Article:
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Orlando Sentinel: Report: Counties kick arse at ethics reform

Thursday, November 29, 2012

With Florida legislative leaders promising another sweeping round of ethics reform, a research group has taken a snapshot of counties’ efforts to clean up their own collective acts.

The results: Not too shabby.

Florida State University’s LeRoy Collins Institute and the government watchdog group Integrity Florida surveyed 45 of Florida’s 67 counties on ethics, lobbying and campaign-finance and contracting policies. The findings show a majority of the counties provided ethics training for elected officials, regulate procurement practices, and restrict gifts from lobbyists.

The report doesn’t try to examine what effect the policies have had at the local level, and many of the policies have been put in place within the last year or two.

Some counties with high-profile ethics lapses like Broward — or those with reform advocates like Orange County Mayor Teresa Jacobs — have gone above and beyond, and lead the nation in their efforts to curb corruption of politicians.

“This is what counties in Florida have been doing that really makes us proud in some sense, that we are really leading the nation in some of these county efforts,” said FSU political science professor Carol Weissert, director of the Institute.

In several cases, larger counties have gone beyond the state’s ethics requirements. Broward, Lake, Miami-Dade, Orange, Palm Beach and Seminole counties were among 12 of the 45 respondents that have adopted their own unique ethics codes.

Counties leading the way in reform include Broward and Palm Beach, where multiple county and city elected officials have been convicted of corruption charges in recent years.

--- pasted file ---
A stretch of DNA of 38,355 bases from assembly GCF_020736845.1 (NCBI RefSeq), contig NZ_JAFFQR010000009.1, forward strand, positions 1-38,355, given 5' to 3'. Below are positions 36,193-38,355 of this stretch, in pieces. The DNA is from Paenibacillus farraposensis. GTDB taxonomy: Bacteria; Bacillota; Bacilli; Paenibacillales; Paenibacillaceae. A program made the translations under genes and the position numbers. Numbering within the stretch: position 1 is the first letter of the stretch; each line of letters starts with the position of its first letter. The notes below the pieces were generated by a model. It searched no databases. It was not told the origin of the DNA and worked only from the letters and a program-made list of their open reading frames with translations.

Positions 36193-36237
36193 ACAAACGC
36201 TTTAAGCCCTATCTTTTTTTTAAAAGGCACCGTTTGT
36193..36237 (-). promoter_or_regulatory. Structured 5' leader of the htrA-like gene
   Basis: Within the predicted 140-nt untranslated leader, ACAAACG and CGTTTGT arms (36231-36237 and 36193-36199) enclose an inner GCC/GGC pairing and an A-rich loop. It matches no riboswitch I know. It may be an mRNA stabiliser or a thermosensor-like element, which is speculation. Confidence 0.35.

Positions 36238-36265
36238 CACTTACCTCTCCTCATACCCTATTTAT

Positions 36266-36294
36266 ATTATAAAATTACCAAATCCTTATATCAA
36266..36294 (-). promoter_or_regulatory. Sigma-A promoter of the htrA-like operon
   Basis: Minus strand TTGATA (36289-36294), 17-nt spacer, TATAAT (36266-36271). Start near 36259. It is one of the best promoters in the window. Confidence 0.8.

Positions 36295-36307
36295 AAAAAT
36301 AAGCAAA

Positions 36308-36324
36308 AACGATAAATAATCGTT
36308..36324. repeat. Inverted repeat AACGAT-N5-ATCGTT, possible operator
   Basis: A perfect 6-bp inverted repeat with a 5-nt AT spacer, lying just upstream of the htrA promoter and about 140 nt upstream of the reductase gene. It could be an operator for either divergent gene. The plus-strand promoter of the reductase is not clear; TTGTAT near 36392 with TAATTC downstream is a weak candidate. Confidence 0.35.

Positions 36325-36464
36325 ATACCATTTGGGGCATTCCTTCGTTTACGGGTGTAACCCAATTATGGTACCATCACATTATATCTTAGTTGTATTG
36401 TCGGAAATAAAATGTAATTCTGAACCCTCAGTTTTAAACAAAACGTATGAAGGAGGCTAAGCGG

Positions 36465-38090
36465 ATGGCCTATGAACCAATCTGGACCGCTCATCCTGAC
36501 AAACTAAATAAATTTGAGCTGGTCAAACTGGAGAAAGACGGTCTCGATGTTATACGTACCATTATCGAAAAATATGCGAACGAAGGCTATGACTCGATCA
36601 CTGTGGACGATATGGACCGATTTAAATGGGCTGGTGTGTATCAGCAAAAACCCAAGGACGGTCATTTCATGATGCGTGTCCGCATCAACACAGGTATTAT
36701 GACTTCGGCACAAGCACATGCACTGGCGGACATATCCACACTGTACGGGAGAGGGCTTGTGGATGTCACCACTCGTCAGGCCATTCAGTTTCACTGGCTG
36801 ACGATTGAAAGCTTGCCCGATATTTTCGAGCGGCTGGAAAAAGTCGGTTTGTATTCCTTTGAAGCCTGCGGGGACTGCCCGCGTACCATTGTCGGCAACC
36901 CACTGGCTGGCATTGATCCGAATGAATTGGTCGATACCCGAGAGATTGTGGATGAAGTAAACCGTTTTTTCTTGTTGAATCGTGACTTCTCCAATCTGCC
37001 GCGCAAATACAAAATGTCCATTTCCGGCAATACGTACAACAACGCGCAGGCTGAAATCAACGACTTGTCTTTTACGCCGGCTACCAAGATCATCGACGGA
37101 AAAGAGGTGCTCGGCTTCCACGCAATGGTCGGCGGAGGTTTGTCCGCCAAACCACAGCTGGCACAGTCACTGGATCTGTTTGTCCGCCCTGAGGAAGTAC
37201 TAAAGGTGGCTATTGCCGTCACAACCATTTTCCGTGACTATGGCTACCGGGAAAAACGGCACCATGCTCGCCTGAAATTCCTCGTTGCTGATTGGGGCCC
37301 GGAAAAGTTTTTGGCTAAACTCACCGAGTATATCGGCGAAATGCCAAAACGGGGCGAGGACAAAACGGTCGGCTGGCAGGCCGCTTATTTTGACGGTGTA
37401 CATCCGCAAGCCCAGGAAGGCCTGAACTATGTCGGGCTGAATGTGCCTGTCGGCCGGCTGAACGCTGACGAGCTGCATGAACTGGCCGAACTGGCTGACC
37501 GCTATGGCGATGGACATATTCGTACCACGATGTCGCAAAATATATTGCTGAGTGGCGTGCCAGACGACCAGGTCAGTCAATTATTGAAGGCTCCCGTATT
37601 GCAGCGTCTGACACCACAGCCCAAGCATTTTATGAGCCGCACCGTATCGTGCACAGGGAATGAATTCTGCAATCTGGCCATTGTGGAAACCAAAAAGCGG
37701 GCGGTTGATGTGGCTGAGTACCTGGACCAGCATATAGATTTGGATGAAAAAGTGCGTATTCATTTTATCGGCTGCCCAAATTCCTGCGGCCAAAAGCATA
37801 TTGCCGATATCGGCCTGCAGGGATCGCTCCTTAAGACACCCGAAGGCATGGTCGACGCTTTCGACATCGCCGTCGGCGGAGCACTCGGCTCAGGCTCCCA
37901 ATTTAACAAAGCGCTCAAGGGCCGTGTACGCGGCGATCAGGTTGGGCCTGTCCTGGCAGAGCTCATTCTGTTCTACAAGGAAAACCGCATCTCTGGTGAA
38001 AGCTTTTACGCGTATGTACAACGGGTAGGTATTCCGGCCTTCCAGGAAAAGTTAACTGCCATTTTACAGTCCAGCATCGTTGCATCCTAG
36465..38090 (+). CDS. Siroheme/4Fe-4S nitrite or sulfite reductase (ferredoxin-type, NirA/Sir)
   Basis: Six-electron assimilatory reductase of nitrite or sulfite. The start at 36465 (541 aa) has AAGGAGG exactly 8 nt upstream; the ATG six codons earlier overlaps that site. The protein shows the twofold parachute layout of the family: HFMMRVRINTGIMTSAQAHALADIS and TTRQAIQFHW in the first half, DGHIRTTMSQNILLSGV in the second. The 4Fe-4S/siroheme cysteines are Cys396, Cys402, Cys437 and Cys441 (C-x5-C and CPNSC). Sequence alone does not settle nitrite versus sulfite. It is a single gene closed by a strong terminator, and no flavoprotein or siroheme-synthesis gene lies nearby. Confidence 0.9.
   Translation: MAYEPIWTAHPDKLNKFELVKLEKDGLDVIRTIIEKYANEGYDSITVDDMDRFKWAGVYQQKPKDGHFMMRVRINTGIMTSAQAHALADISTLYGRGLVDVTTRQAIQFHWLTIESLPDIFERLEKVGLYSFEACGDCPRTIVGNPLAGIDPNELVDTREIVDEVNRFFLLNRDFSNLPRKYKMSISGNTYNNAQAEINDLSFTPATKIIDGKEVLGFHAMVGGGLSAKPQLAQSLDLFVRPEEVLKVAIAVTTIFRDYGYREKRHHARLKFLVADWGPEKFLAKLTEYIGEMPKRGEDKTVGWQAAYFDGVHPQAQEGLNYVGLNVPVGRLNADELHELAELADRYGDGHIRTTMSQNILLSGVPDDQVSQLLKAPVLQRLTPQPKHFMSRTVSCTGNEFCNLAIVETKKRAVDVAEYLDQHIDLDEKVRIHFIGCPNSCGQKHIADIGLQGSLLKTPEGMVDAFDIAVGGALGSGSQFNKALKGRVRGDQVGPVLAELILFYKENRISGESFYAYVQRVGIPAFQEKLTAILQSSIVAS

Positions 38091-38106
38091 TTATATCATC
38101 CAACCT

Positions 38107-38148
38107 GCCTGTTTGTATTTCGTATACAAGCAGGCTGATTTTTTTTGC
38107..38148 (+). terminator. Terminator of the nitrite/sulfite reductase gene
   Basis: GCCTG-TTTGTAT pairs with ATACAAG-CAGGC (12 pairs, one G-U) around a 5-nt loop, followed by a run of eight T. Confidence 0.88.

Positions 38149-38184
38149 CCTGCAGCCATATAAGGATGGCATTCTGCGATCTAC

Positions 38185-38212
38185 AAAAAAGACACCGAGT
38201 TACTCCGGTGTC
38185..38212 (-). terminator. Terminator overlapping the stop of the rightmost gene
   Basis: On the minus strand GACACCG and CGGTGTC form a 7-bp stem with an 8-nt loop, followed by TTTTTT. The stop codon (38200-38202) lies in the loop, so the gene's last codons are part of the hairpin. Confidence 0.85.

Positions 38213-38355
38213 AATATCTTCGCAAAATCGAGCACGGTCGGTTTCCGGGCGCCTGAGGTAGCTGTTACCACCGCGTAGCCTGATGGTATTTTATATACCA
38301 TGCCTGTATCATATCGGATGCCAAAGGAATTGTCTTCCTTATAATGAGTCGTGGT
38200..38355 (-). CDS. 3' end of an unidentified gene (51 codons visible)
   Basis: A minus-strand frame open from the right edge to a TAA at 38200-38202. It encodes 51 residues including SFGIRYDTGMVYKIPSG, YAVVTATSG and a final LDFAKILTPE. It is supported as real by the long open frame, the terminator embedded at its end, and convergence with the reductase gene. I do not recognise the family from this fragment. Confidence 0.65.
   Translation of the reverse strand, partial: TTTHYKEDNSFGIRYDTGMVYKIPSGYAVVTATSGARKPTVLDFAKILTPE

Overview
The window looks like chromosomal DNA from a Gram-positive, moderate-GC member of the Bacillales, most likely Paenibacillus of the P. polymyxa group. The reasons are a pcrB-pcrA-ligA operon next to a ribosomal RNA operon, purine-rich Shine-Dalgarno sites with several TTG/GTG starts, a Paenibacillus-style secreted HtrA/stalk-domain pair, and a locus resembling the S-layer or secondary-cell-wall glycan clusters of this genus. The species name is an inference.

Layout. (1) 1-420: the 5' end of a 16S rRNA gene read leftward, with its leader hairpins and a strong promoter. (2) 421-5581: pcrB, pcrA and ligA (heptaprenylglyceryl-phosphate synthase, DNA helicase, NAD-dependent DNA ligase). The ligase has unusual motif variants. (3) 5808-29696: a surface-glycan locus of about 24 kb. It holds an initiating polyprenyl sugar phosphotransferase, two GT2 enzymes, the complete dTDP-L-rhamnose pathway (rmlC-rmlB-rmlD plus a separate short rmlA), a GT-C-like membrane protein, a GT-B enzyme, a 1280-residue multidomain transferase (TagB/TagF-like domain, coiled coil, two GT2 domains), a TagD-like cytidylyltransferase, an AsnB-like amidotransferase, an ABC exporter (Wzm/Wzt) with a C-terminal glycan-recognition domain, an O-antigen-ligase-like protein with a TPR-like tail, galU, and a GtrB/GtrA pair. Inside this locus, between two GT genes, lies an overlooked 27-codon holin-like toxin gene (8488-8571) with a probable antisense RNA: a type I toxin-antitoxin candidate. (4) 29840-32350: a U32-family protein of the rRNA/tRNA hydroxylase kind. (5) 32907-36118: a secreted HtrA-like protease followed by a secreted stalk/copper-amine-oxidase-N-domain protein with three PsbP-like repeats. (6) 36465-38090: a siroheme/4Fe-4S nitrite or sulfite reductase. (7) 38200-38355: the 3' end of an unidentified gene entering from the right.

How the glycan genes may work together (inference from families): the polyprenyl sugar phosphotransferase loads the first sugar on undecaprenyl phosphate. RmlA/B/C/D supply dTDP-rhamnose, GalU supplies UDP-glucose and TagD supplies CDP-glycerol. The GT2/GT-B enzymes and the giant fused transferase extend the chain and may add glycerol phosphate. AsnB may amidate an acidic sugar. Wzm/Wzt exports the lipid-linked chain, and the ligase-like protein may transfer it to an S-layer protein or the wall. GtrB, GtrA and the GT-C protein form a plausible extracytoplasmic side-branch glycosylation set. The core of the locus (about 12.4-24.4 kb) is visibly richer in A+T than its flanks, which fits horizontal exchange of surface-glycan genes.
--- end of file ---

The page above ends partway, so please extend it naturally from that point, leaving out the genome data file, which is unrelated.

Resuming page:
“In many of these instances, the reforms did follow corruption,” Weissert said. ”But what we’re seeing now … is counties where they’re not having corruption, but they’re trying to make these changes.”

Where the counties are less stringent than the state: prohibiting voting conflicts by elected officers, and requiring lobbyists to report their pay.

Orange and Seminole were two of only five counties that have adopted ordinances prohibiting voting conflicts by elected officials. Last week, the Florida Legislature adopted new ethics rules prohibiting lawmakers from voting on bills where they or their families have a financial interest.

Only 10 counties in the survey — including Broward, Orange, Lake and Palm Beach – even require lobbyists to register.

And only one county — Leon, home of the state capital city — has a requirement similar to the state’s 2005 mandate that lobbyists disclose what they’re paid to ply their trade.

“The efforts have been done primarily by the big counties because they have the staff,” Weissert said. “To expect the small counties to have check-offs on this might be unreasonable.  But I think it is a goal for all counties to think about.”

But the researchers Thursday stopped short of suggesting the coming reforms should include requiring local governments to meet higher ethical standards.

“There ought to be a conversation about how much regulation is too much, and how much is just right,” said Dan Krassner, executive director of Integrity Florida.

“Every Florida county is different. Florida is different than other states.  This document is intended to be a benchmarking tool for lessons learned.”

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